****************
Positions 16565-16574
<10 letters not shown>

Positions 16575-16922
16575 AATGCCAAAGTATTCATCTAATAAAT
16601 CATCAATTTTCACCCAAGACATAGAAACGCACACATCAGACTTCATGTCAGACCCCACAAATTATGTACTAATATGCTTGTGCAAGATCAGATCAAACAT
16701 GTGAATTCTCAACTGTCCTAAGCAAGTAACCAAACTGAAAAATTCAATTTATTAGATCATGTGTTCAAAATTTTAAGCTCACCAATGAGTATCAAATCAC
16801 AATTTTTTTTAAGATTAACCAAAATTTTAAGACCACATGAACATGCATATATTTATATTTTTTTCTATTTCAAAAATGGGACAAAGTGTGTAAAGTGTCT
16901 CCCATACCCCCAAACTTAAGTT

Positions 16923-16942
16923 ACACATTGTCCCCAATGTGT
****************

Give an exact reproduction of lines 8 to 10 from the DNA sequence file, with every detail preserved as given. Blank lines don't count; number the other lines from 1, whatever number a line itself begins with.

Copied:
16901 CCCATACCCCCAAACTTAAGTT

Positions 16923-16942
16923 ACACATTGTCCCCAATGTGT